After a middle school cheerleader with Down syndrome was bullied during a game, players on her school's team had an amazing response -- and now the entire nation is rallying along with them.
The incident actually took place a year ago, when Desiree Andrews was cheering for her basketball team at Lincoln Middle School. Desiree is a student with Down syndrome who said she was inspired to join the cheerleading team after seeing a character from the show Glee who did the same thing.
At the game, a group of young fans were bullying the cheerleader with Down syndrome. When players on the Lincoln team saw what was happening, they stopped the game and walked off the floor to confront the bullying fans.
The story made its way to the Kenosha News this week, with the many of the players who rose to Deisree's defense ending their eighth grade year and playing their final home game. The players had sparked a friendship with Desiree, referring to their home court as "D's House" and chanting "Who's house? D's house!" in their pre-game huddle.
Though it was a local feel-good story at first, it quickly got much, much bigger. The story of the bullied cheerleader with Down syndrome quickly went viral, getting coverage in People magazine, The Huffington Post, and even a feature in ESPN.
On Twitter and Facebook thousands of people shared Desiree's story, commending the students and the entire community for their positive response to what could have been an ugly incident. At a time when news is saturated with horror stories about bullying, this one with a happy ending struck a chord with many readers.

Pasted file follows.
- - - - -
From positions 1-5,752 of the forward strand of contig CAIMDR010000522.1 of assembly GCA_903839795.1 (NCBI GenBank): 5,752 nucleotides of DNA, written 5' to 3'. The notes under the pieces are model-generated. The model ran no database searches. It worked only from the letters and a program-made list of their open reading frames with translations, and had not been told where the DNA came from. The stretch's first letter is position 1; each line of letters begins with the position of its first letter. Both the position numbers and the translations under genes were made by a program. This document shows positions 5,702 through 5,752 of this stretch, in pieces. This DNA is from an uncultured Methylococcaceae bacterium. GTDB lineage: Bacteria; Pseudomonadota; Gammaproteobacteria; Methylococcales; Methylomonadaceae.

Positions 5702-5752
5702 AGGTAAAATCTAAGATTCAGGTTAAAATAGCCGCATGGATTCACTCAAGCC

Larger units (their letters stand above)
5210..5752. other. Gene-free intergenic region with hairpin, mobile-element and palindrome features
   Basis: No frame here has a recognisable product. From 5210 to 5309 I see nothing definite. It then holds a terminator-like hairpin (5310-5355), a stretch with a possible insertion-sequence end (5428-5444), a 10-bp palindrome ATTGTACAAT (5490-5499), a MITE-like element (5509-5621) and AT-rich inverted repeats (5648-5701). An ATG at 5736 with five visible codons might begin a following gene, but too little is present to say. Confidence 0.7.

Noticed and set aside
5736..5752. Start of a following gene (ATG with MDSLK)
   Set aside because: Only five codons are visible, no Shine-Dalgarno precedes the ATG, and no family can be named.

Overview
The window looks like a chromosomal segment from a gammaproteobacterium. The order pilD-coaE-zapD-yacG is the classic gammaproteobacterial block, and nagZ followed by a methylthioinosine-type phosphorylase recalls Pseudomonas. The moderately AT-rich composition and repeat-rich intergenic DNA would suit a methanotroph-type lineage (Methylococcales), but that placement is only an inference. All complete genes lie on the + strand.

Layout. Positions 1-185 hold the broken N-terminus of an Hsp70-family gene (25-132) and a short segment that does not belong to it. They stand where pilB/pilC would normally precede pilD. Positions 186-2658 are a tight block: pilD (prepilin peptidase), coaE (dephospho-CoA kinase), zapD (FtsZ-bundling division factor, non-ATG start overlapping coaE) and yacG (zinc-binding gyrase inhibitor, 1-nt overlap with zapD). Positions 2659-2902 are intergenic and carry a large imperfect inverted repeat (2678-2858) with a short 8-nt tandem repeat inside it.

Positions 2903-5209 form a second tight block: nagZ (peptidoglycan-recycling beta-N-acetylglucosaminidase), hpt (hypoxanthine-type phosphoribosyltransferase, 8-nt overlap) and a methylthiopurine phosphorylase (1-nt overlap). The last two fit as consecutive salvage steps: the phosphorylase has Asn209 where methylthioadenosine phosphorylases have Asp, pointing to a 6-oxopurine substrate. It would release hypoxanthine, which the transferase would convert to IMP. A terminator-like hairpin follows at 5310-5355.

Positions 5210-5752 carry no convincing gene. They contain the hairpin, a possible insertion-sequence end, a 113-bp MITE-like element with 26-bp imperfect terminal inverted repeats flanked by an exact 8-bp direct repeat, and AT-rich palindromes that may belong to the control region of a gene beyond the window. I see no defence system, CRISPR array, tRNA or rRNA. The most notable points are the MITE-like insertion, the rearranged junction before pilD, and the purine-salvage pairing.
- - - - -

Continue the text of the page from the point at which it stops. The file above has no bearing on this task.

The players who stepped up for the bullied cheerleader say they learned a lot from the incident.
"It's not fair when other people get treated wrong," said basketball player Scooter Terrien, "because we're all the same; we're all created the same; God made us the same way."
Desiree's father, Cliff Andrews, said he wanted to thank the boys who defended his daughter, but found it too difficult to put his thanks into words.
"It's been a godsend to us," he said. "Those boys, I tried to talk to them in person, but I couldn't keep the tears back."
The incident has touched everyone in the Lincoln Middle School community. Teachers say that students have grown closer and become more compassionate since the players stuck up for the bullied cheerleader with Down syndrome, and Desire Andrews said she no longer walks to classes alone.
[Image via Kenosha News]